In my last post (see 9/15/13) I was describing the first part of a delightful hike we took in Manzanita Canyon in the Southern Rocky Mountains one hot summer Saturday. After we have been hiking for just over two hours, we reach a ridge line that feels as if it should be our connecting point for the Lobo Creek Trail that runs along the ridge of the Canyons. We find no sign, but enjoy hiking along the ridge for another ten minutes or so, when Terry spots the sign down a slight incline. We hike down to the sign, then continue along the Lobo Peak Trail, eager to summit Lobo Peak as the skies, while now a bit cloudy, still are mostly clear.
We also appear to have entered yet another climate zone (our third since the start of this hike) as we are near tree line and the vegetation is more tundra like; tiny fragile flowers and grasses growing close to the ground to be protected from the harsher elements of the higher elevation climate.
The views at this elevation are spectacular. We spot Lobo Peak from our hike along the ridge line and take several shots of the 360 degree mountain views that are breathtaking. We hike on to the Lobo summit, thoroughly enjoying the experience and this beautiful day. We reach the summit for the second time this year, in two hours and 44 minutes.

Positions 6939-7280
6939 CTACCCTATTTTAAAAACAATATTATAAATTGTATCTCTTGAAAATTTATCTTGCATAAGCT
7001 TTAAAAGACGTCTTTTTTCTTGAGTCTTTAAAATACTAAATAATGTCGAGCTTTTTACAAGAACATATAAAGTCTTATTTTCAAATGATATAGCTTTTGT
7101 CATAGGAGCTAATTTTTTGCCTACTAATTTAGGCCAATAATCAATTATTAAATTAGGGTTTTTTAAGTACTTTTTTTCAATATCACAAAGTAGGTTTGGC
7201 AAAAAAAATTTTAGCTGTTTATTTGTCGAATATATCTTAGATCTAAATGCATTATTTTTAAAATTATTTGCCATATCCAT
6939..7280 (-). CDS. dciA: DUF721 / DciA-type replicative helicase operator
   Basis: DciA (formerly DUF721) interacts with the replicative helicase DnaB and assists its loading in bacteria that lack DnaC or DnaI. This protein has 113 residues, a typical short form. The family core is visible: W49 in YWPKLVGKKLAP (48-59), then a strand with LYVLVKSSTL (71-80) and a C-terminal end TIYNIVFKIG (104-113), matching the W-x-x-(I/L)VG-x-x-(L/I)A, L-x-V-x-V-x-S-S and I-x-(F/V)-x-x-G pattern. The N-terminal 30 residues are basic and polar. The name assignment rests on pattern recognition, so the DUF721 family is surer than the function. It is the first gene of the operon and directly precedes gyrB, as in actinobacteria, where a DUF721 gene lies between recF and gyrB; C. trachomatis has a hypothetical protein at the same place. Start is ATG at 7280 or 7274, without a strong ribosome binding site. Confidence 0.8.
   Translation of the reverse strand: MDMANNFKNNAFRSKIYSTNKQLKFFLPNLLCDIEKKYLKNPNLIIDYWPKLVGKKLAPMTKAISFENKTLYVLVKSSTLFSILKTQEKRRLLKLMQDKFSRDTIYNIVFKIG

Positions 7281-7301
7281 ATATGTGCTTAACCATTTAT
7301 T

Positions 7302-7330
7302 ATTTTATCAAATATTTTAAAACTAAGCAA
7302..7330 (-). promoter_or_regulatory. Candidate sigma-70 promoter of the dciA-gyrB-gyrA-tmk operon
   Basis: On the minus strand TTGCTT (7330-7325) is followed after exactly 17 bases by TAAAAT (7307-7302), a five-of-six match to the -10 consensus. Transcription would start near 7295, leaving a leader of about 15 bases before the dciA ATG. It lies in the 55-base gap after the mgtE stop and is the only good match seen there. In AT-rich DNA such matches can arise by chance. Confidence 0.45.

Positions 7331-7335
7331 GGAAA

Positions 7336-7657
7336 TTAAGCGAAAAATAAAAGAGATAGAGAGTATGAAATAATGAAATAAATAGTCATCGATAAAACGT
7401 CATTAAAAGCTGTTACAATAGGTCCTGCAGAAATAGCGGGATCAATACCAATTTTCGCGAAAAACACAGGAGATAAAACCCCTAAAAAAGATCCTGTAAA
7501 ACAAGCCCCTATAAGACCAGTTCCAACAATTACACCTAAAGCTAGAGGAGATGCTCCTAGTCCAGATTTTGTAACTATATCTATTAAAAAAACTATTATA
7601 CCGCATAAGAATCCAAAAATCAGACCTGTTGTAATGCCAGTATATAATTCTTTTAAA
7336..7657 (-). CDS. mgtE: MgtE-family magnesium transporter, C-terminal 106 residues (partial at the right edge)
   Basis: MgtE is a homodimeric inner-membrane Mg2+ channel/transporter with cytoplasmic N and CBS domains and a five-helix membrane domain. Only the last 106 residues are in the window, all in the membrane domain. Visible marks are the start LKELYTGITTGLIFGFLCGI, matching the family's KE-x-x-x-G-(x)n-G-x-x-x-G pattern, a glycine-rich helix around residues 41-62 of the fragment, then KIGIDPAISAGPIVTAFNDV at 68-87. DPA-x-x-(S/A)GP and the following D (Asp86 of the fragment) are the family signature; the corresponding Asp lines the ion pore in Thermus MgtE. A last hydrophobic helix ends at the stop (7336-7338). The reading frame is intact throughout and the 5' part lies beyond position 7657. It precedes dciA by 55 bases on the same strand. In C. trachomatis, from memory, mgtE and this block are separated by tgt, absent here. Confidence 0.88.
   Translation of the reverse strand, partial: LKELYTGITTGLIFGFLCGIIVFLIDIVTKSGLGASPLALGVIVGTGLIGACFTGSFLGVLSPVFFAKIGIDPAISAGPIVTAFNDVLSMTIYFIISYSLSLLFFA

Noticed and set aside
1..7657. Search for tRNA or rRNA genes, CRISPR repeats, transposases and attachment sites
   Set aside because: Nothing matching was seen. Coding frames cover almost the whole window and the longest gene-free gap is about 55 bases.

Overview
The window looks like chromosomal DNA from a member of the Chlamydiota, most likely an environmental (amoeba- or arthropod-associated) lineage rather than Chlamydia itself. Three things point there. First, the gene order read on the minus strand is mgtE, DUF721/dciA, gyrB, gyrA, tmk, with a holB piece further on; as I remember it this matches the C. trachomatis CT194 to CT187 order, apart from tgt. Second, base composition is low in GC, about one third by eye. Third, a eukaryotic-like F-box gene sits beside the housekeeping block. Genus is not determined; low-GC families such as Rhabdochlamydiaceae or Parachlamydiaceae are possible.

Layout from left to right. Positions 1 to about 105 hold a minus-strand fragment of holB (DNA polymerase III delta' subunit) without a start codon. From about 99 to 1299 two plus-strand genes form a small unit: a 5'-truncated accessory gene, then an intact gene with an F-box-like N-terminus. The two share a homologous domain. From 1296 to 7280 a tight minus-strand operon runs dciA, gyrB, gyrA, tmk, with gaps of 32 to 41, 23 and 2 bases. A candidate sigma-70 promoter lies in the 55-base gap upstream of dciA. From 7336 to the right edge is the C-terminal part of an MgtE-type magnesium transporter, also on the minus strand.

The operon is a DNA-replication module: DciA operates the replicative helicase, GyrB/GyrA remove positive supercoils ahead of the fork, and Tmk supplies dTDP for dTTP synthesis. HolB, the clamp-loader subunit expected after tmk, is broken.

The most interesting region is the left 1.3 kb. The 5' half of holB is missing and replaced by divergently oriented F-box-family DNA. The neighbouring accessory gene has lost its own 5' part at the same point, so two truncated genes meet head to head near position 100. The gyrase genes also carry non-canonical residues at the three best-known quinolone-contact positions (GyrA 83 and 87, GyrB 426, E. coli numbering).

After taking a few photos, we head back down, eager to re-experience the trail we had so enjoyed ascending. While it is often more challenging hiking down a canyon or mountain trail as your quadriceps can get quite a workout and you have to hope your shoes have good grip, we find this trail challenging but very manageable; quite a different experience than the Yerba Canyon Trail last weekend. We hike back through the dense forest, the eleven stream crossings, the pine forest and the lush rainforest, reaching the trailhead in just under five hours. We load Molly and our hiking poles (a great help, especially on steeper terrain) into the car and head up to the Taos Ski Valley to take in some Saturday afternoon music under the sun.
However, just as we hit the road, the skies open up and a downpour begins. We continue on, as often the afternoon rains cease after about 20 minutes and the sun reappears. We wait a few minutes in the parking lot of the Ski Valley Resort. As we waited, the rains continued to pound our car, more reminiscent of hail than water, the skies stayed dark and thunder and lightning soon began. Sadly, we headed back down Ski Valley Road. We will have to wait for another day to partake of the music and the sunshine.
To find that perfect campsite for your visit to New Mexico, browse Woodall’s listings of New Mexico camping.